Avdarma ( Mold. Avdarma ) - a village in the south of Moldova as part of the Autonomous Territorial Unit of Gagauzia . Founded by the Gagauz .
|Mayor||Kasym Ivan Semenovich|
|History and Geography|
|First mention||1563 g.|
|Timezone||UTC + 2 , in summer UTC + 3|
|Population||3843  people|
|Telephone code||+373 298 xxxxx|
|Postcode||MD - 3817|
|Car code||GE XX yyy|
Near the river of the same name flows about 20 km long - the right tributary of the Lunga river, the left tributary of the Yalpug river  . It is located in a single valley 18 km south-east of the city of Comrat and 123 km south of Chisinau. It has existed since the 16th century (1563).
It bears the Turkic name  . For the first time the village of Avdarma is mentioned in archival documents in 1563 . In honor of this, a stele was erected in the center of the village, where the date of the foundation of the village is written and the settlements where the first residents moved from are indicated. The Russian historian A. Skalkovsky in 1848 in his book “Bulgarian Colonies in Bessarabia and the Novorossiysk Territory” writes that the toponym Avdarma means “Bandit Gorge”. The scientist notes that “the inhabitants are good owners ... The wooden church 1; houses 86; 93 families, out of 515 shower; land of 5700 acres ” .
In the “Dictionary of Gagauzian Geographical Terms” by I. Dron, it is noted that the toponym Avdarma “is of Nogai origin and apparently originally only referred to the valley along which the river flows” . According to popular legends, confirmed by archival documents, Avdarma was formed by immigrants who initially settled in the village of Orac (now Leov region of the Republic of Moldova) during the Russian-Turkish war of 1787-1791. In 1820, 54 families lived in the village of Avdarma, who moved from the villages: Gorichane and Bezhanovo (Bulgaria), Orak (Moldova, Leovsky district).
The Gagauz enlightener Mikhail Chakir wrote in the book “The History of the Gagauz of Bessarabia” in 1934 that he kept a letter from the village of Avdarma Nikolai Kasym, which was given to the Gagauz by the boyar Balsh, whose estate also included the village of Orak: “The Orac Gagauzians are honest, truthful, media artisans, good-natured, hospitable, travelers are greeted as relatives, hardworking, peace-loving, kind, beware of drunkenness, scandals, all evil. In the villages of Orak and Chadyr among the Gagauz there was neither theft, nor robbery, nor fraud . ”
Initially, the village was located on the tract Lunga, where the river Lunga flows. At that time, the Bujak Tatars lived on this earth. They were engaged in cattle breeding, so they chose this land for settled life. Today, this area is called Yozokai. And today there is a spring on this site, which is called “Tatar Cheshmesi” (“Tatar Spring”). It has two sources: cold water flows from one, and slightly warm from the other. It can be seen that they are united by clay pipes. Old-timers say that the Tatars hid gold after the Russo-Turkish war, allegedly hoping to someday return after them. No one found gold, but in the 70s of the XX century. people found smoking pipes, clay shards there. Opposite the Tatar spring there is a hill, on top of which grows a large thick pear tree, on which lies the imprint of the past. Old-timers said that this tree is visible from the village of Gypsy, which is located near the Prut River. This tree is listed in the Red Book of the Republic of Moldova in 2003 and is protected by law. Residents of the village of Avdarma participated in the Crimean War of 1853-1856, among them: Jordan Prizhilyan, Georgy Kazmaly, Nikola Tumba, Ilya Kurdoglu, Todor Tsyrlak, Rus Kozhuhar, Panait Kazmaly (died), Mikhail Kiritsa (died).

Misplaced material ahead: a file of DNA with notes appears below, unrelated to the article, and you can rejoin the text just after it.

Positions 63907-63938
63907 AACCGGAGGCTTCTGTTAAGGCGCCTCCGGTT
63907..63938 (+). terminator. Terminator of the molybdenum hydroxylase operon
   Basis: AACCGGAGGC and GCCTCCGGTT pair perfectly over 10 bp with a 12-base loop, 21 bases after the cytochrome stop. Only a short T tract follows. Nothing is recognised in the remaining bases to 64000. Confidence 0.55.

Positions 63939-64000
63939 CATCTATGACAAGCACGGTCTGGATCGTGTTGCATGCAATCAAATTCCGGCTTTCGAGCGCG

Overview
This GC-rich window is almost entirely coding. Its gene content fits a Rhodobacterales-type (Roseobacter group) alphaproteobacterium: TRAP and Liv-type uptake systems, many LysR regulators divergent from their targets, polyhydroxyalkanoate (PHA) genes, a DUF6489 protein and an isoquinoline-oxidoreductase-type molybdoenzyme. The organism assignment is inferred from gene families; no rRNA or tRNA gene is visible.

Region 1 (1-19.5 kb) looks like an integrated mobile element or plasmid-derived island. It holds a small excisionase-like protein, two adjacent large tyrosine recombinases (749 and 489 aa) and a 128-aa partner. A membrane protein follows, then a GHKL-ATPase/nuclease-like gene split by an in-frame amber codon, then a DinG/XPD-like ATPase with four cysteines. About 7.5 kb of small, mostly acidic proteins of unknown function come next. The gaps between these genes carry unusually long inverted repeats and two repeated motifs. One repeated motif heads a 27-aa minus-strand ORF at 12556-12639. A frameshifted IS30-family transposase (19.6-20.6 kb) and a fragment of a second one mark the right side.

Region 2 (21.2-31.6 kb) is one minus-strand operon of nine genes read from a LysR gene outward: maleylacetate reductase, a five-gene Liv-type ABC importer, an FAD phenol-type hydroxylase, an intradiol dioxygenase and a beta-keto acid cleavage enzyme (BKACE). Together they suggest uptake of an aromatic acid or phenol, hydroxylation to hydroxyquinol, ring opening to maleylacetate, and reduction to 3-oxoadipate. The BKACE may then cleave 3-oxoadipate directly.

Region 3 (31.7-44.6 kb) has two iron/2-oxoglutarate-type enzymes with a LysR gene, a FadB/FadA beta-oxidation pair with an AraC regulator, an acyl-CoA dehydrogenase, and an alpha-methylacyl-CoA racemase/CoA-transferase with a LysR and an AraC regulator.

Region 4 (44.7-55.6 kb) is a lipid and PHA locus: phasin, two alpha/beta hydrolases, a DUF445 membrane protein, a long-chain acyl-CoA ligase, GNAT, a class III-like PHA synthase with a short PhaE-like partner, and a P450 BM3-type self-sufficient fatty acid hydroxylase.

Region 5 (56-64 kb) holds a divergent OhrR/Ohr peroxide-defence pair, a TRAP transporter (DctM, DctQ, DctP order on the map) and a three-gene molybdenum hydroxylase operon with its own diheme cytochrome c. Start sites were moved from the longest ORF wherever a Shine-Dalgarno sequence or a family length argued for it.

They took part in the Russian-Japanese war of 1904-1905, among them: V. Tumba, F. Gargalyk and others. During the First World War 1914-1918. more than 200 people were called to the front, some of them later participated in revolutionary events, in the Civil War. One of them was Ivan Sarandi. Fyodor Trandafilov was a sailor on the cruiser Aurora in 1917. During the Romanian period of 1918-1940. teacher Vladimir Kasym was an associate of the Gagauz enlightener Mikhail Chakir. Vladimir Kasym led the Gagauz delegation from Budzhak, which arrived in Chisinau on November 8, 1931 for the 50th anniversary of the pastoral and educational activities of Fr. Michael Chakira. In the Romanian period, the mayor of the village was Dmitry Karamit, Popaz Georgy, Kazmaly Ivanna worked as teachers. In 1940, Soviet power was established in Bessarabia, including in the village of Avdarma. The inhabitants of Avdarma participated in the Great Patriotic War: D. Gargalyk, P. Gargalyk, N. Manastyrly, P. Sarandi, S. Zlatov, A. Avramov, L. Avramova, G. Gargalyk, E. Davydova (Kapsomun), D. Tarlev. During the hunger strike of 1946-1947, more than 700 people died.
On November 21, 2011, a historical museum of local lore was opened in the village. The idea of creating the museum belongs to Yazadzhi Fedor Vasilievich.